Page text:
CARE Bangladesh’ SDC- SHOMOSTI organised a roundtable discussion on prospect and challenges of crab cultivation in Dhaka on 19 February.

A number of recommendations were made during the discussion, says a press release.

Representatives of the department of forests, fisheries, private sector including hatchery association and NGOs took part and made recommendations on crab farming.

Fisheries and Marine Resources Technology (FMRT) under Khulna University shared findings of a research conducted on crab.

SDC-SHOMOSHTI is currently reaching out to 180,000 rural households (comprising poor, disadvantaged, and women) with improved technical services, which will result in higher yields, better prices and increased income.

This will be achieved through the application of interventions where investments, new and more inclusive business models will be stimulated from the national level to private sector to create sustainable solutions to underlying causes of market failure.

At the beginning of discussion session, Muhammad Abdur Rouf and Golam Sarower from the fisheries and marine resource technology (FMRT) discipline of Khulna University shared key findings on the research on mud crab (Scylla olivacea). Research revealed that the peak breeding season for the mud crab is March-April.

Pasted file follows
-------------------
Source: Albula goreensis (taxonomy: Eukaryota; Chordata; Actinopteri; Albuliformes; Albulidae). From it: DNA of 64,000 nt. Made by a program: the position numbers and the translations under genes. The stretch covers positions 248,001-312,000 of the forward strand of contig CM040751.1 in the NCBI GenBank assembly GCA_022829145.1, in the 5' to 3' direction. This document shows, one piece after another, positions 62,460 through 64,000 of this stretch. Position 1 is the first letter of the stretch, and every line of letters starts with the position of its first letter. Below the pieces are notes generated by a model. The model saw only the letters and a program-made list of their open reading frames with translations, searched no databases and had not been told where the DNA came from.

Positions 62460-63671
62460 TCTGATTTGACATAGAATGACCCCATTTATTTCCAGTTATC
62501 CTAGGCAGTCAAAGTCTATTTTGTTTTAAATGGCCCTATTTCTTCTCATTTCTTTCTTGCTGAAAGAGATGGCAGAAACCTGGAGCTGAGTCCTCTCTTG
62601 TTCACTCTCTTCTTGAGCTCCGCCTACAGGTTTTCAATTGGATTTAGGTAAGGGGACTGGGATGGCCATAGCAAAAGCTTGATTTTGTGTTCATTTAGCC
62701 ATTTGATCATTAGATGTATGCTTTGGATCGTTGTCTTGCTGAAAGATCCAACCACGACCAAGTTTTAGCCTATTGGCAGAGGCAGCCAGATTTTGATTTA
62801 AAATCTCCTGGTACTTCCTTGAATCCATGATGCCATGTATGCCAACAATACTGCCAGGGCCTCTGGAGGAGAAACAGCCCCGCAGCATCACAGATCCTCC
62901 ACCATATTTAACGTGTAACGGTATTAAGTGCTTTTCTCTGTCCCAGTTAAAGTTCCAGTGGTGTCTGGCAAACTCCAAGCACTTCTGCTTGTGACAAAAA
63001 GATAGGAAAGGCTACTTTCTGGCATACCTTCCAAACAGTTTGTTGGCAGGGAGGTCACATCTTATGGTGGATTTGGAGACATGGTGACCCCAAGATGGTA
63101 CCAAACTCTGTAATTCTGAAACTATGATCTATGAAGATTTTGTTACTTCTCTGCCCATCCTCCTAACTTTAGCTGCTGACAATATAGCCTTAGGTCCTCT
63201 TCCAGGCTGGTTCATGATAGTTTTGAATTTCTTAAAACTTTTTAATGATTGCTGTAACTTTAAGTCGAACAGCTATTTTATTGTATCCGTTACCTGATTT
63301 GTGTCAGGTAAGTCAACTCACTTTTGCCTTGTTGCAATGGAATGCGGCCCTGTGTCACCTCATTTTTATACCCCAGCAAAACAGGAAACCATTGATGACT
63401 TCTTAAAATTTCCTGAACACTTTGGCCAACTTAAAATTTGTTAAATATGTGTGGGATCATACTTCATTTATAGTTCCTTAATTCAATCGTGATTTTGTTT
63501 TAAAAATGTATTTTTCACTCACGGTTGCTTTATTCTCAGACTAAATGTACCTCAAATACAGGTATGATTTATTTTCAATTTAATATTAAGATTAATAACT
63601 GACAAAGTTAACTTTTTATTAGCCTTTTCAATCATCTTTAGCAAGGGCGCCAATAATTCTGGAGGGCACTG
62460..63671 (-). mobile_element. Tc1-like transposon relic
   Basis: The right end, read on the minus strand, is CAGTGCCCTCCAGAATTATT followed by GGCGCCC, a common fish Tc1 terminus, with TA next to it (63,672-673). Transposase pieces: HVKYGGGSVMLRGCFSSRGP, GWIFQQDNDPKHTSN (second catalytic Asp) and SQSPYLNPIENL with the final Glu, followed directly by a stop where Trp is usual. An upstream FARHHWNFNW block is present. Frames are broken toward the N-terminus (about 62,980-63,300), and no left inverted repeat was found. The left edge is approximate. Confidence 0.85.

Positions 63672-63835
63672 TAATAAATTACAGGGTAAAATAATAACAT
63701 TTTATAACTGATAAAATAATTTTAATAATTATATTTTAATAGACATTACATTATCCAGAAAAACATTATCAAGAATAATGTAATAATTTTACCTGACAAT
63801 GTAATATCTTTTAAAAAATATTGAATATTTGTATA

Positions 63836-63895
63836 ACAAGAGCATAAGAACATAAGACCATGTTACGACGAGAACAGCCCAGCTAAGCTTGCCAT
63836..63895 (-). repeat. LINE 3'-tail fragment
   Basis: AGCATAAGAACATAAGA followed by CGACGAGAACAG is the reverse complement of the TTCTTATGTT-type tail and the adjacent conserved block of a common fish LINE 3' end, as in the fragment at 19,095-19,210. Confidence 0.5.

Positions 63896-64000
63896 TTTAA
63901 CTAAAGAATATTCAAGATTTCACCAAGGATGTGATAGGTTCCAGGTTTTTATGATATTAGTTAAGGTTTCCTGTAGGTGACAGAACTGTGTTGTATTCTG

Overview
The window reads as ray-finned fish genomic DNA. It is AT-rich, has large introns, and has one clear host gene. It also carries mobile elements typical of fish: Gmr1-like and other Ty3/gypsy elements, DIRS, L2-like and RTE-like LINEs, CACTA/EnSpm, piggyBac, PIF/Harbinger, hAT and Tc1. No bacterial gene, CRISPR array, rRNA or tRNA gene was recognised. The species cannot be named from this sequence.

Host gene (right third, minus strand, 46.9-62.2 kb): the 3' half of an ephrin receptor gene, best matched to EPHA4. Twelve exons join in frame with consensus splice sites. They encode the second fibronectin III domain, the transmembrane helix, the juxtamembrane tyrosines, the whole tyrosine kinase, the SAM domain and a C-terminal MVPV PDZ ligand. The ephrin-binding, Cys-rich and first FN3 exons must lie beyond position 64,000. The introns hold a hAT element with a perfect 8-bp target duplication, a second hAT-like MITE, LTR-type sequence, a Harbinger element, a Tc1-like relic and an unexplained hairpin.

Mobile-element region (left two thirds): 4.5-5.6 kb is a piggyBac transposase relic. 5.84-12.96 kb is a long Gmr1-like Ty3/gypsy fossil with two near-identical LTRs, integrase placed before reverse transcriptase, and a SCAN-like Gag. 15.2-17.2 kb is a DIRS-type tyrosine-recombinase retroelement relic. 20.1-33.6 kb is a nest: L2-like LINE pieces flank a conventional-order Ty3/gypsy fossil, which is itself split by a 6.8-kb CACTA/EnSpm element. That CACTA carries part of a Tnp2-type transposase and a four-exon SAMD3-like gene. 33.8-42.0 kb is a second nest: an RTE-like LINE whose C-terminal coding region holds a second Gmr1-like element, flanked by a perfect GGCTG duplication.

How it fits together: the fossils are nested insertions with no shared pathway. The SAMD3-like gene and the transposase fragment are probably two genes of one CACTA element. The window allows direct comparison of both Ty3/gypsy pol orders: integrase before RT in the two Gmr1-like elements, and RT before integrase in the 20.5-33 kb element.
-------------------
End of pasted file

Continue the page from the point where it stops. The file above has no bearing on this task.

At present, there is a ban on the collection of crablet from January to February, which needs to be adjusted in line with the findings of the research. Findings also demonstrated that the hatchery-produced crablets are as good as the wild crablets. In some cases, hatchery-produced crablets demonstrated better result than the wild ones.

Sohel Ibn Ali, senior programme manager, Swiss Agency for Development and Cooperation (SDC) emphasised on supporting crab hatcheries and above all the sector. Crab sector falls under high potential sector in-terms of economic return in comparison to other sub-sectors, he added.

Jahidul Kabir, conservator of forests and project director of Bangabandhu Sheikh Mujib Safari Park project recommended more research on crab farming and encouraged efforts similar to hilsa conservation. Proposed revision of current ban period has already been sent to the ministry, he informed the participants.

Bashirul-Al-Mamun, divisional forest officer, Sundarbans West Forest Division suggested stock assessment for crab. He also suggested monitoring of mud crab stock on a regular basis as well to ensure preservation of crab.

In order to reduce dependency on Sundarbans, hatchery development and cultivation framework are instrumental, added Bashirul-Al-Mamun.